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(Reuters) - The world's oldest man, a gin rummy-playing, one-time sugarcane worker born in Spain, has died at 112 in New York state, a funeral home said on Saturday.
Salustiano "Shorty" Sanchez, recognized by Guinness World Records as the world's oldest man, died on Friday at a nursing home in Grand Island, New York, the M.J. Colucci & Son Funeral Chapels said on its website.
Guinness said in June that Sanchez, who also had been a construction worker, was the oldest man following the death of 116-year-old Jiroemon Kimura of Japan.
Sanchez credited his longevity to eating one banana per day and taking Anacin daily, according to a recent Guinness online profile.
He told Guinness that living so long was not a special accomplishment.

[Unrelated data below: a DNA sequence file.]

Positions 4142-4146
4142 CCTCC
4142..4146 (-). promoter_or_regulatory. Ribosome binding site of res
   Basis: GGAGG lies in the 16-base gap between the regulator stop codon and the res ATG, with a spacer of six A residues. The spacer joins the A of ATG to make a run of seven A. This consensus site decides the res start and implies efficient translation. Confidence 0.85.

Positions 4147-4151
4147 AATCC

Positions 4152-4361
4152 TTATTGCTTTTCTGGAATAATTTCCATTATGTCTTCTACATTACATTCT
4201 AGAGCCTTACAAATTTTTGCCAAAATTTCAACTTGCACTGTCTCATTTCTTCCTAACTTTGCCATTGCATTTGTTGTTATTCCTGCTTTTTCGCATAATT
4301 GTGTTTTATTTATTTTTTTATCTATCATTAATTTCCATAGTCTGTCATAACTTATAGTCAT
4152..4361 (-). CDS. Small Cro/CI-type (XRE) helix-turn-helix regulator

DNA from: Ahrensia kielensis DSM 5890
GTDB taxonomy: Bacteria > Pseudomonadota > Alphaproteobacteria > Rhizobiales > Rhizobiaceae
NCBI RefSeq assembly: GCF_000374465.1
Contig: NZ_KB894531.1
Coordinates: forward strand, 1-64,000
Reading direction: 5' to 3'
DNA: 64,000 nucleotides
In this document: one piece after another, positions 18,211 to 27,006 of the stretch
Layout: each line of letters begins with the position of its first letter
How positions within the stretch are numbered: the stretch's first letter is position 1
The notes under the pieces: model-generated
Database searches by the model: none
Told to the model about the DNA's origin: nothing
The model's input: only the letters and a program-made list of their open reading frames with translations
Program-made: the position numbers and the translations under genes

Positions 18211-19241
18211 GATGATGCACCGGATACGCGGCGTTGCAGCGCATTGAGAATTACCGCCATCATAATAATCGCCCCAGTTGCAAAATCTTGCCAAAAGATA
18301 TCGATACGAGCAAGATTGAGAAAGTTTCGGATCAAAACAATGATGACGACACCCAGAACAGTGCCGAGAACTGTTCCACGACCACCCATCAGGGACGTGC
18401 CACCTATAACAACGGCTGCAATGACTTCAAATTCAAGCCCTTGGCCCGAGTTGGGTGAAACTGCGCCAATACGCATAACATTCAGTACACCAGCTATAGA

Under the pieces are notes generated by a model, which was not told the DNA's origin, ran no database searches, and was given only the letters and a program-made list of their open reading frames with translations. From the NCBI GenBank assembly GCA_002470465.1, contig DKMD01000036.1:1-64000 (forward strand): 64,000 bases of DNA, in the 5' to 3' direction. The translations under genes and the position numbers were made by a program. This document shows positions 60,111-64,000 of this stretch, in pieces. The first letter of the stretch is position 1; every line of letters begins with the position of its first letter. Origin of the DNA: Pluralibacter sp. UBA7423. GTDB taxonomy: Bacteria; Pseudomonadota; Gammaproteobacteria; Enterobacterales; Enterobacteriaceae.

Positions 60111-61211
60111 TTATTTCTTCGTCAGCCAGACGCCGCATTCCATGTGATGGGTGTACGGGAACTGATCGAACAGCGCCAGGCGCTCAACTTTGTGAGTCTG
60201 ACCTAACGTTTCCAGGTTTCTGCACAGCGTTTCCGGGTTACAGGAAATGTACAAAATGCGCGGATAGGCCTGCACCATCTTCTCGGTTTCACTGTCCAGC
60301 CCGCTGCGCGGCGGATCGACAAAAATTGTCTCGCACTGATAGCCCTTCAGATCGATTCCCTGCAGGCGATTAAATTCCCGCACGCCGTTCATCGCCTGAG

Sanchez was born in El Tejado de Bejar, Spain, in 1901 and worked as a sugarcane field worker in Cuba before emigrating to the United States, where he found work in Kentucky coal mines.
Sanchez liked to garden, do crossword puzzles, and play gin rummy every night with friends, according to Guinness.
Sanchez was known for his musical talents as a boy, playing a dulzania, a Spanish double reed instrument related to the oboe, Guinness said. He went to school until age 10.
Sanchez moved to the Niagara Falls area of New York state in the early 1930s and became a construction worker. He worked for Union Carbide Co for more than 30 years before retiring.
He married his wife, Pearl, in 1934. Sanchez had two children, seven grandchildren, 15 great-grandchildren and five great-great grandchildren, according to Guinness.
With his death, the world's oldest man is Arturo Licata of Italy at 111, and the oldest woman is Misao Okawa of Japan at 115, according to the Gerontology Research Group, which tracks people 110 and older and validates ages for Guinness.
The greatest authenticated age for any human is 122 years, 164 days by Jeanne Louise Calment of France.
Reporting by Ian Simpson in Washington and Kevin Murphy in Kansas City; Editing by Dan Whitcomb, Peter Cooney and Philip Barbara